Financial independence should be the goal. Do not work because you have no option, live within your means, define your own success, and most importantly make sure you save to a point where your savings work for you.

What message do you have for people planning to take their retirement benefits?

Retirement does not mean stopping work and returning to one’s village to quietly await the end. It means planning for a long, fulfilling, and extended life during retirement. Retirement planning goes beyond finances; it is about taking charge of your life. It means waking up each day with the freedom to pursue your passions, wherever, whenever, and with whomever you choose. The goal is to retire from work, not from life itself. Money should serve as a way of enhancing your life experiences. Focus on having something to retire to, rather than merely retiring from your job.

If you do not have a plan for your savings yet, do not withdraw your money until you have one. Your benefits are very safe with NSSF. Until you have a plan, those benefits will be making more money for you in terms of earning interest through the power of compounding.

The NSSF team possesses expertise in various investment options, including real estate, equities, money markets, foreign exchange trading, treasury bills, and shares, all with competitive returns. When withdrawing your benefits, ensure you have an investment project offering better returns than NSSF.

Avoid investing in unfamiliar projects, especially those with long payback periods like real estate. Seek financial planning before committing your funds. Instead, consider withdrawing part of your benefits until you have a well-defined investment plan with superior returns.

There comes a time when liquidity is crucial, and your assets, such as land, may not provide immediate help. It is easier to withdraw retirement benefits from NSSF when needed, compared to selling property in emergencies.

As retirement approaches, view it as a transition from your current roles and responsibilities to a new phase with different ones. Reflect on:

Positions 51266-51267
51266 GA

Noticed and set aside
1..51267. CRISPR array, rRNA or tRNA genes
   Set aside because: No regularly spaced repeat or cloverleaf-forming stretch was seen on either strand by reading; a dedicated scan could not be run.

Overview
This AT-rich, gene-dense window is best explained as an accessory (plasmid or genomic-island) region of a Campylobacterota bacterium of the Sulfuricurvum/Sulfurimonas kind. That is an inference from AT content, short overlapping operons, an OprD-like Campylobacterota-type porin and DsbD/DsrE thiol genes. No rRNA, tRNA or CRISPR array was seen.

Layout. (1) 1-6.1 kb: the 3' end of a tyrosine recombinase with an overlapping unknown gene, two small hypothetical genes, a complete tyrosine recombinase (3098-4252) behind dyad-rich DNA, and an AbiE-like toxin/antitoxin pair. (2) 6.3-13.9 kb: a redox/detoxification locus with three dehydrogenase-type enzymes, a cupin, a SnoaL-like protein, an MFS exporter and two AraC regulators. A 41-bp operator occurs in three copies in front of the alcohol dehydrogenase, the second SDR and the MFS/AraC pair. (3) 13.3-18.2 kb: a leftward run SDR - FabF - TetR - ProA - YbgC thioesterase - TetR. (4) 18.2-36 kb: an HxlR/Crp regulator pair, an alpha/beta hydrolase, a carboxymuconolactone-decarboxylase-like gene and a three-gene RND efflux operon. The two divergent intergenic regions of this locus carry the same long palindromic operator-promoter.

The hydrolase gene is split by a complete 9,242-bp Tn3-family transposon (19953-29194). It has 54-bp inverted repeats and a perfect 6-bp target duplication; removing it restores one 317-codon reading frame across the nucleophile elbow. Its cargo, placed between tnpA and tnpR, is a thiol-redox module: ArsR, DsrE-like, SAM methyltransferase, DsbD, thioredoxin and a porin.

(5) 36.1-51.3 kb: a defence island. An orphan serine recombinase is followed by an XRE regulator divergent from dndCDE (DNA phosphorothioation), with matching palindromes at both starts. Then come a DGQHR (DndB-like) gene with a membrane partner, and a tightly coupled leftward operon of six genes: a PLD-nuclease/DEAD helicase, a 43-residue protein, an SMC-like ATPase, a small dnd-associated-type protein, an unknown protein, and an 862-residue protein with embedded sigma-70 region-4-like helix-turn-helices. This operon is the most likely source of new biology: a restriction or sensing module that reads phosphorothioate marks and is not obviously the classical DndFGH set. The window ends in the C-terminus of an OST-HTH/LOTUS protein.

• Your readiness to leave your current job and title
  • The development of a distinct identity apart from your job or title
  • The assets and resources you have accumulated over your working years
  • Your plans for the 25+ years after retirement, including spending time with family and friends

Considering these factors will help you make informed decisions about your retirement benefits and the new chapter in your life.

Having accessed your retirement benefits, what advice do you have for the people saving or planning to start saving with NSSF?

The concept and awareness of saving is there, it is just that it is informal, not well regulated, and not well structured. Now you can with NSSF.

The new regulations make it possible for anyone to start saving with NSSF, without limitations on the nature of employment, the number of employees or voluntary contributions.

These changes offer flexibility to start your savings journey with NSSF.

Take advantage of the upcoming voluntary schemes and products that align with your means.

Allow your savings to generate returns and secure your retirement. Social security has evolved from relying on extended families to ensuring your ability to maintain your lifestyle beyond your working years.